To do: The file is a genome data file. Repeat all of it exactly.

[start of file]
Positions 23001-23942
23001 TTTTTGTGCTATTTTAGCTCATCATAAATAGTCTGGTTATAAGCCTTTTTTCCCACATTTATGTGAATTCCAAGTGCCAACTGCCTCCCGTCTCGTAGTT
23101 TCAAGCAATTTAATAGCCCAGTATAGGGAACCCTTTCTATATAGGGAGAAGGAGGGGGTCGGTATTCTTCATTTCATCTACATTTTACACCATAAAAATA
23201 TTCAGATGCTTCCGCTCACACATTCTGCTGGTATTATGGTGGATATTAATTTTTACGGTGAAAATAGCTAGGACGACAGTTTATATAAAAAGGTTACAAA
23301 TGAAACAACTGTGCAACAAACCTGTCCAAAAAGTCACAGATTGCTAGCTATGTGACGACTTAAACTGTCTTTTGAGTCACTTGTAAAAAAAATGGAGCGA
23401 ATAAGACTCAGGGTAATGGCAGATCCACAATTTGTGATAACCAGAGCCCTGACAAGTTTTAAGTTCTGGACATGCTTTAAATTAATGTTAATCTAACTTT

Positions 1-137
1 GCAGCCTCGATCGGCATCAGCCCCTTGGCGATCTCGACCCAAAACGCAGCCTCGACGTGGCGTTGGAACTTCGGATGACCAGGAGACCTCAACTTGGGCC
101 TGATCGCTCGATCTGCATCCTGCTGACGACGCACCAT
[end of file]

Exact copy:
Positions 23001-23942
23001 TTTTTGTGCTATTTTAGCTCATCATAAATAGTCTGGTTATAAGCCTTTTTTCCCACATTTATGTGAATTCCAAGTGCCAACTGCCTCCCGTCTCGTAGTT
23101 TCAAGCAATTTAATAGCCCAGTATAGGGAACCCTTTCTATATAGGGAGAAGGAGGGGGTCGGTATTCTTCATTTCATCTACATTTTACACCATAAAAATA
23201 TTCAGATGCTTCCGCTCACACATTCTGCTGGTATTATGGTGGATATTAATTTTTACGGTGAAAATAGCTAGGACGACAGTTTATATAAAAAGGTTACAAA
23301 TGAAACAACTGTGCAACAAACCTGTCCAAAAAGTCACAGATTGCTAGCTATGTGACGACTTAAACTGTCTTTTGAGTCACTTGTAAAAAAAATGGAGCGA
23401 ATAAGACTCAGGGTAATGGCAGATCCACAATTTGTGATAACCAGAGCCCTGACAAGTTTTAAGTTCTGGACATGCTTTAAATTAATGTTAATCTAACTTT

Positions 1-137
1 GCAGCCTCGATCGGCATCAGCCCCTTGGCGATCTCGACCCAAAACGCAGCCTCGACGTGGCGTTGGAACTTCGGATGACCAGGAGACCTCAACTTGGGCC
101 TGATCGCTCGATCTGCATCCTGCTGACGACGCACCAT